The Rock Churches of Lalibela, Ethiopia

Ethiopia was the first country to accept Christianity as it’s state religion.  (Although Armenia also makes this claim.)  In the 4th century AD, Ethiopia became Christian,  before even the Roman Empire.

The 13th-century rock churches of Lalibela are important Ethiopia’s cultural icons.  They have been recognized as a world heritage site by UNESCO, and steps are being taken to preserve them from the forces of nature and man.  For example, UNESCO has constructed two rather intrusive roofs–which are designed to keep rain from hitting the roofs and seeping down inside causing erosion damage–over two of the ancient churches.

The current charge to enter the rock church complex is $50.  And it is well worth it.  The book Sacred Places lists the group as an important spiritual mileau.  The rock churches were literally chiseled out of a large rock formation.

Visit 1:  As I entered the UNESCO site, I was encouraged by my guide to hire a shoe handler.  Since shoes are not allowed in the churches, the shoe handler protects your shoes and moves them from the entry point to the exit point of a church.  My shoe handler was an attractive 17-year-old student who said she wanted to be a vet or a nurse.  Girls are allegedly selected for the job based on financial need.

In the first and largest rock church, there are 12 in the Lalibeala group, there was a ceremony going on, a celebration of a saint’s day.  Before entering the church, I took off my shoes (with the aid of my shoe handler).  The interior of the church was dark and the procession included a drum, chanting, and the burning of incense.  It was all very surreal, like visiting the Middle Ages.  After observing the ceremony for a short period of time, I received a blessing from a priest that involved rubbing the Cross of Lalibela over various parts of my upper torso.  After the blessing, I kissed the cross.

On leaving the first rock church (still in my stocking feet), I slipped on a well-worn step and landed on my back.  The fall took a chunk out of my elbow.

After walking and visiting some of the other rock churches, I looked at my pants and they were covered with blood dripping down from my elbow.  I took immediate steps to stop the bleeding.  We then walked down and checked out the most famous of the rock churches, the cross-shaped Church of St. George (Bet Giyorgis).

Church of St. George as Seen from the Air

Church of St. George as Seen from the Air

I then decided to head back to my hotel–the Tukul Village–and try to cleanup my wound.  I take asperin for my heart condition and this has alway caused minor bleeding problems.  It’s a good thing I don’t take coumadin.

Visit 2.    My second assault on the rock churches of Lalibela came two days later.  The first structure we neared was the reputed palace of king-priest Lalibela that had been converted into two chapels.

From a distance, looking at the palace/church, I finally started to realize how massive the ancient drainage system was that protected the churches.  Since most of the churches were carved down into the rock, there had to be a system to evacuate water when it rained.  These massive drainage canals, like the churches they protect, had to be carved out of the rock.  On non-rainy days, some of the channels are used as access ways for worshippers, pilgrims, and tourists.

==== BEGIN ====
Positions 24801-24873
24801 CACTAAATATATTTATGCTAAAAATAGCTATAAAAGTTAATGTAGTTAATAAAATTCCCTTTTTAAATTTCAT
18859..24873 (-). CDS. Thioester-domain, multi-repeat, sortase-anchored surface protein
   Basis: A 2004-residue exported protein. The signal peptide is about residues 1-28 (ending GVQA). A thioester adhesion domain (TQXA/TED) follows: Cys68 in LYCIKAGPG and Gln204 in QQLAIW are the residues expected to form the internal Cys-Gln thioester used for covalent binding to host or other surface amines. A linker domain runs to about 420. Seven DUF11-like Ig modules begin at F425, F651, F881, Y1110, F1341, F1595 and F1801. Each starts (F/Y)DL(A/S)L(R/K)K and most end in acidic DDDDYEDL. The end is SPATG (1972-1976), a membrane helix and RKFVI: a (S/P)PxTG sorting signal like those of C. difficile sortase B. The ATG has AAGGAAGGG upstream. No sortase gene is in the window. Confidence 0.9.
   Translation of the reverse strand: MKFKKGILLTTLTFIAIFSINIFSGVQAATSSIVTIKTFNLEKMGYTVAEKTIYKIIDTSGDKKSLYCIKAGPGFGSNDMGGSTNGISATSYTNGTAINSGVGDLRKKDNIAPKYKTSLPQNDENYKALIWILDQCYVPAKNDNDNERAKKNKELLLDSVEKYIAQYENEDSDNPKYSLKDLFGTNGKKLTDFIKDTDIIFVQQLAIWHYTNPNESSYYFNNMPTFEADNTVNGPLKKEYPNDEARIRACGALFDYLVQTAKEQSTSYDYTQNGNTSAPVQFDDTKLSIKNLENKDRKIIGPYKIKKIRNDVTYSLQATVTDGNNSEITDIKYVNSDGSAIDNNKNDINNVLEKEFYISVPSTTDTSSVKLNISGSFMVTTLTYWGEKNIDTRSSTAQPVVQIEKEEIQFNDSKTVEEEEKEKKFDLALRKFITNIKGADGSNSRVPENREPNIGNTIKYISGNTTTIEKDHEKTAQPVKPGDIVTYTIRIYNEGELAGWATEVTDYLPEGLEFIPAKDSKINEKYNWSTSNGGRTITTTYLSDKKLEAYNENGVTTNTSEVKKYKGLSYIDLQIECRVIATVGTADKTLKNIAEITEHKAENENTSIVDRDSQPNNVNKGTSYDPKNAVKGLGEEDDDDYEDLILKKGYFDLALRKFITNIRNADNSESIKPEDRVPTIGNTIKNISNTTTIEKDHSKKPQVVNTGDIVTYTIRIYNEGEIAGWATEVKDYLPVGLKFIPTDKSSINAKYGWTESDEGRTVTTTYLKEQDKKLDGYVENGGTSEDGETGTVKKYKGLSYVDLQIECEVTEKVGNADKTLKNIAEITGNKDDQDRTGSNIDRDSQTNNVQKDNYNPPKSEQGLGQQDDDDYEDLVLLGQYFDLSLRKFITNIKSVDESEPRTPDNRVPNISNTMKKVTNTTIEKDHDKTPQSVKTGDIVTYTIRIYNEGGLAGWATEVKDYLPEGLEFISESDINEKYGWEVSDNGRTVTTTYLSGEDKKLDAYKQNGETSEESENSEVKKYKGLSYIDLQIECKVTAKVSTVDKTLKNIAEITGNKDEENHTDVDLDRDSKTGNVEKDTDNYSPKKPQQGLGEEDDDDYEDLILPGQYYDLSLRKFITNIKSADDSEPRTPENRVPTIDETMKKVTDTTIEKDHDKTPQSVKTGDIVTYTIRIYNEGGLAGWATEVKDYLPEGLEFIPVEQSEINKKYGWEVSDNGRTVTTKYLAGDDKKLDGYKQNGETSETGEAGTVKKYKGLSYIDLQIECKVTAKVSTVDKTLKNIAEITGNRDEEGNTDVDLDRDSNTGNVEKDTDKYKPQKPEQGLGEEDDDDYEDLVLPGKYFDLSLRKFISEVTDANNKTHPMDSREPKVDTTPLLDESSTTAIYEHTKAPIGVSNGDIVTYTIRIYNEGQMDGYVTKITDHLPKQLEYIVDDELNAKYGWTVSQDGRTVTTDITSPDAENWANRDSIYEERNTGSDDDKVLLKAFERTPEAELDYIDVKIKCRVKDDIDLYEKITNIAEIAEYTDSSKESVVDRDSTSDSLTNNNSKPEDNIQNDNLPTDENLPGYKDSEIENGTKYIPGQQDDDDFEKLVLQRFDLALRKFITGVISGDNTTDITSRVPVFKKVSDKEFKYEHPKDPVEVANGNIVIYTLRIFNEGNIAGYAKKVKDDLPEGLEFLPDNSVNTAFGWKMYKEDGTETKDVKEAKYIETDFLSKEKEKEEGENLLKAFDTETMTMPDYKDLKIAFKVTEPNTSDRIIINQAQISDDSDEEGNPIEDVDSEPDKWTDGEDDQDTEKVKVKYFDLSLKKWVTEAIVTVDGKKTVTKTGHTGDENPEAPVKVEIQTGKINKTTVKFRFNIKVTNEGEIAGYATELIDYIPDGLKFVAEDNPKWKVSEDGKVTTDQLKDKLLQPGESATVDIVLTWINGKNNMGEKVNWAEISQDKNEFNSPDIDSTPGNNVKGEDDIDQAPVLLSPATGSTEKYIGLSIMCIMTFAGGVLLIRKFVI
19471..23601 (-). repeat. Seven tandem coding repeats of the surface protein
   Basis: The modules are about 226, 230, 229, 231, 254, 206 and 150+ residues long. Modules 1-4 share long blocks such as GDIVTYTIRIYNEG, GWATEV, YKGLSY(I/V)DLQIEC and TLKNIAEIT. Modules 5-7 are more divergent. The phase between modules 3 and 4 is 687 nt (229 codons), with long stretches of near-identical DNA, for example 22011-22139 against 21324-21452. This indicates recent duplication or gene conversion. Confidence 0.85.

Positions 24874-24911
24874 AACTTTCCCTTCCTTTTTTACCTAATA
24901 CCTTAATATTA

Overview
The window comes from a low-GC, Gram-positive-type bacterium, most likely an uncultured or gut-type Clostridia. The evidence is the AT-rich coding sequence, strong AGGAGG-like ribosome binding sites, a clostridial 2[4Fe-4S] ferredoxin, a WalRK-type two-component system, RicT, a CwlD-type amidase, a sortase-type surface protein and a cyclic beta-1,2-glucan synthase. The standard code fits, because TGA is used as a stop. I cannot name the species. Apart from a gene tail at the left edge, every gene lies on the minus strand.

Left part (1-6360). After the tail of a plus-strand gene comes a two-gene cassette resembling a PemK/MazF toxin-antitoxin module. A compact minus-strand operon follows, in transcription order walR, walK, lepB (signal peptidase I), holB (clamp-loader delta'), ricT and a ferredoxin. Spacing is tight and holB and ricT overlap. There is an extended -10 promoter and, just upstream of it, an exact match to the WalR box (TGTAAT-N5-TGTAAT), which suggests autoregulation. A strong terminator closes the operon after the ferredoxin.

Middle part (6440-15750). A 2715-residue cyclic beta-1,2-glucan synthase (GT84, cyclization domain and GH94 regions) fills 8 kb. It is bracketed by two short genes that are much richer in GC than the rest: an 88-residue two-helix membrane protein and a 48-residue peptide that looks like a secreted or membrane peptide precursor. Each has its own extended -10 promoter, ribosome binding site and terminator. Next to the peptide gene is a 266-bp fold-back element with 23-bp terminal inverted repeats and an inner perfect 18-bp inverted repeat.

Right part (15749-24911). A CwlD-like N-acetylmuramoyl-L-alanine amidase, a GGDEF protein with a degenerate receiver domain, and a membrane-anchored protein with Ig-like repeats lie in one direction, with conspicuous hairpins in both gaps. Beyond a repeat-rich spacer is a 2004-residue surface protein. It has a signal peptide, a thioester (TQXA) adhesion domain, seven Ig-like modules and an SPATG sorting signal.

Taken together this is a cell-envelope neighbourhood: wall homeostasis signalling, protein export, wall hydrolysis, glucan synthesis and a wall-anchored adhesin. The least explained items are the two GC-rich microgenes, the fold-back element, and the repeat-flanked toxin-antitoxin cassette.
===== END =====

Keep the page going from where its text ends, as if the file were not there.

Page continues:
One passageway that we used was a short tunnel.  My guide said it served it two religious functions:  it symbolized the passage from hell to heaven and it demonstrated the handicap of blindness.  (I suspect that it also served as a drain.)  We walked through the dark tunnel with one hand on the ceiling and one hand on the right wall.  Hopefully, this exercise is symbolic of my own spiritual progression.

Rock Church of Emanuel (Bete Emanuel) with a UNESCO Cover over the Top

Rock Church of Emanuel (Bete Emanuel) with a UNESCO Cover over the Top

As we exited the tunnel and neared another well-preserved rock church (Bete Amanuel), we had to descend a short flight of stairs.  From the top of the stairs we had an excellent seat to observe a religious ceremony that was taking place below.  We sat and watched as priests performed a variety of rituals, and read from various texts, all to the delight of western tourists.  It was all very colorful, very medieval.

Priestly Ceremony Occuring Outside One of the Eastern Rock Churches

Priestly Ceremony Occuring Outside One of the Eastern Rock Churches

General Impressions:  Lalibela is a wonderful place, but not for long.  Big hotels are being constructed, and there is a restaurant on the edge of town that looks like something from the set of a really, really bad sci-fi movie.  The thing that is disconcerting about all this is the surrounding poverty.  The “rich” Europeans, Americans, and Asians in their fancy hotels, surrounded by the locals in their extremely humble abodes (many one room huts).  I wonder how long the peace between the two groups can endure?

Lalibela is well worth a visit.  It looks like a great place to mountain bike and hike.  The rock churches really are a treasure.  And Ethiopian Orthodoxy seems firmly planted in the past, which makes for an interesting time-travel trip.

This entry was posted in Africa, Art, ethiopia, History, medieval, monumental, pilgrimage, Religion, Social Justice. Bookmark the permalink.

3 Responses to The Rock Churches of Lalibela, Ethiopia

  1. David Thomas says:

    Places to visit has introduced a new section within each region detailing churches,abbeys and cathedrals including videos.

  2. Pingback: My Ten Most Popular Blog Entries | Tired Road Warrior

  3. Pingback: Lalibela, Ethiopia: 3 Can’t Miss Attractions | Tired Road Warrior

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